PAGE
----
This is a smaller, commercially-printed version of the 1908 print of the Gettysburg Address by M. C. Brown & Co.
Also available, Gettysburg Address in full color with Lincoln and flags — Archival print
A reproduction of the 1908 print of the Gettysburg Address, with President Lincoln surrounded by flags at the top, and cannon, “High tide at Gettysburg,” and “The Bloody Angle” at the bottom.
Size: 11" x 14"
About the paper weight and printing process: Printed on a 10 pt. Cardstock matte using standard inks.
Also available, Lincoln's Gettysburg Address and Stovepipe Hat Shirt and Long-sleeved shirt.
You might also be interested in the Abraham Lincoln and the Emancipation Proclamation — Archival print.
President Lincoln delivered his brief remarks during the dedication of the Soldiers' National Cemetery in Gettysburg, Pennsylvania, on the afternoon of November 19, 1863, four and a half months after the Union armies defeated Confederate forces at the Battle of Gettysburg.
"Fourscore and seven years ago our fathers brought forth, on this continent, a new nation, conceived in liberty, and dedicated to the proposition that all men are created equal.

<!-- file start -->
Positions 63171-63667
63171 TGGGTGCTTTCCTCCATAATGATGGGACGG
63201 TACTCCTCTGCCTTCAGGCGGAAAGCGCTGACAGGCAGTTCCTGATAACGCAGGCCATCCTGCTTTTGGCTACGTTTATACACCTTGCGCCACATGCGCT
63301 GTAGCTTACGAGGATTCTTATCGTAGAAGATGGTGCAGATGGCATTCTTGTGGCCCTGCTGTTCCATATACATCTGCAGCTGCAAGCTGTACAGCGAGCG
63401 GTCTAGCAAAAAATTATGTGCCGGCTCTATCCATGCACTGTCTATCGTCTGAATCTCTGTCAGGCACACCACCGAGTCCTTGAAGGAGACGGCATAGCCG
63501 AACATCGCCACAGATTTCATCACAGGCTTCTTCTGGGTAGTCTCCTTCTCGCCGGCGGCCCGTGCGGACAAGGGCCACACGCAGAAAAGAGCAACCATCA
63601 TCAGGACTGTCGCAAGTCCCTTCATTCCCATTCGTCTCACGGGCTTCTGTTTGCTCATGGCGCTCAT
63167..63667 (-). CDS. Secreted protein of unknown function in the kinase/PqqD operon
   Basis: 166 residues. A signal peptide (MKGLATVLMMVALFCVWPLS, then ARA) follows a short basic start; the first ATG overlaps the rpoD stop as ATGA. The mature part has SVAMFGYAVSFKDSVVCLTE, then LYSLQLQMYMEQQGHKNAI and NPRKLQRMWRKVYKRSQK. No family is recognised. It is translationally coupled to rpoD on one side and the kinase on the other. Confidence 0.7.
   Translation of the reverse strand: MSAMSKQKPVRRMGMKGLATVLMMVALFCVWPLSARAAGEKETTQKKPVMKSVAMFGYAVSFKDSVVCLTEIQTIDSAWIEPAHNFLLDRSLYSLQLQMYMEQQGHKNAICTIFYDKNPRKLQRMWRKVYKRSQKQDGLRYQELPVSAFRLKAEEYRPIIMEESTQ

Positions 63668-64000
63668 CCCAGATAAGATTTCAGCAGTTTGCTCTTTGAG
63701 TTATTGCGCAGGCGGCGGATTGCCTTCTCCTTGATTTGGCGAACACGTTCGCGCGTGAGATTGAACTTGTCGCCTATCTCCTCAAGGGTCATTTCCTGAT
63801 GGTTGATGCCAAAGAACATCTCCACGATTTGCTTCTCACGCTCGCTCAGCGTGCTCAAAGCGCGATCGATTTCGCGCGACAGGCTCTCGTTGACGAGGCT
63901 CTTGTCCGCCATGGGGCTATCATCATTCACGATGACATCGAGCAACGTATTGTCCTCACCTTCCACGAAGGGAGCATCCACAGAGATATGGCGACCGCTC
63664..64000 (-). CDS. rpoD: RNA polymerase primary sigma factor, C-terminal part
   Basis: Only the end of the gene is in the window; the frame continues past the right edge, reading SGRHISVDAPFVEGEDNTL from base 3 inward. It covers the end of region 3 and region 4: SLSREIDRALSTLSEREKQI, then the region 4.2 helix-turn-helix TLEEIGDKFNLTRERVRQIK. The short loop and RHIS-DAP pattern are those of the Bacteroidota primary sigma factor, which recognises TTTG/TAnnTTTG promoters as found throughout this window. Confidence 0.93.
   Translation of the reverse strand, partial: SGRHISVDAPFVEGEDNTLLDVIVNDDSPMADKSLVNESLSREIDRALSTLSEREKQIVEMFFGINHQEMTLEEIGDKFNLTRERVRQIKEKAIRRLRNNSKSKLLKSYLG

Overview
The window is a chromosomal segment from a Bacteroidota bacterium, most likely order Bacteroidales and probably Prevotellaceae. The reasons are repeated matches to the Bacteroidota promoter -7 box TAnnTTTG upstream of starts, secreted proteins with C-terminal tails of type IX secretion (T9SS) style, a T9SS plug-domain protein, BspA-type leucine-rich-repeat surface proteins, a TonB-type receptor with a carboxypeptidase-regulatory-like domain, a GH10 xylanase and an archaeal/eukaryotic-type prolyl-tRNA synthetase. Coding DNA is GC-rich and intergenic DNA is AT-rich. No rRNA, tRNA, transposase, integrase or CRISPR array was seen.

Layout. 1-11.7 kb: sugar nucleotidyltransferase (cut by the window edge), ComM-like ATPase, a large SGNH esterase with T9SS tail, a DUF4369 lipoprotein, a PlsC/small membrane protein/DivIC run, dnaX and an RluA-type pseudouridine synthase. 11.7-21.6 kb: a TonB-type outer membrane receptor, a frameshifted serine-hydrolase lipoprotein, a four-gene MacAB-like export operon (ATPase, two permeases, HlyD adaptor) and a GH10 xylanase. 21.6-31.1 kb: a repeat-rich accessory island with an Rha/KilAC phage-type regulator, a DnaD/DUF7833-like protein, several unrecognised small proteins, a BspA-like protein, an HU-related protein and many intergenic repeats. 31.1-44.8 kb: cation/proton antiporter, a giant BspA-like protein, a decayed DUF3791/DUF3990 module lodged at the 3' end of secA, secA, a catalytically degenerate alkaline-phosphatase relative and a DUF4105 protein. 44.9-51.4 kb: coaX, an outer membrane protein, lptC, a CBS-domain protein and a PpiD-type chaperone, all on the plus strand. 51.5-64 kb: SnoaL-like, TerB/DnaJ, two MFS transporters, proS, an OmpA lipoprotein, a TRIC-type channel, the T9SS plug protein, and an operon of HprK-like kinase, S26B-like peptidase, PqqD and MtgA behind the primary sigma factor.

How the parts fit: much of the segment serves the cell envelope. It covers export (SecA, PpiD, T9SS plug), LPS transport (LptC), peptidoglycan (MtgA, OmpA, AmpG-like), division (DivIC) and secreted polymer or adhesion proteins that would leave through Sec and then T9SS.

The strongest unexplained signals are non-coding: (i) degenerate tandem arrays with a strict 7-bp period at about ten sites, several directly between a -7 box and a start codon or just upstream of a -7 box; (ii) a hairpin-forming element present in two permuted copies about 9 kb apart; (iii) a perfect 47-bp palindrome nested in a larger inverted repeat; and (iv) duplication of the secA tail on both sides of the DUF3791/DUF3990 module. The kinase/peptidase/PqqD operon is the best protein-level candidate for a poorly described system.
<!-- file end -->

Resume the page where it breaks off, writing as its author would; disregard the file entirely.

"Now we are engaged in a great civil war, testing whether that nation, or any nation so conceived, and so dedicated, can long endure. We are met on a great battle-field of that war.
"We have come to dedicate a portion of that field, as a final resting-place for those who here gave their lives, that that nation might live. It is altogether fitting and proper that we should do this. But, in a larger sense, we cannot dedicate, we cannot consecrate—we cannot hallow—this ground.
"The brave men, living and dead, who struggled here, have consecrated it far above our poor power to add or detract.
"The world will little note, nor long remember what we say here, but it can never forget what they did here.
"It is for us the living, rather, to be dedicated here to the unfinished work which they who fought here have thus far so nobly advanced. It is rather for us to be here dedicated to the great task remaining before us—that from these honored dead we take increased devotion to that cause for which they here gave the last full measure of devotion—that we here highly resolve that these dead shall not have died in vain—that this nation, under God, shall have a new birth of freedom, and that government of the people, by the people, for the people, shall not perish from the earth."
Edward Everett, considered the nation's greatest orator at that time, was the main speaker, not Lincoln. Everett spoke for two hours—you can read his speech here—and he was followed by a musical selection. Lincoln spoke next. His remarks lasted about two minutes.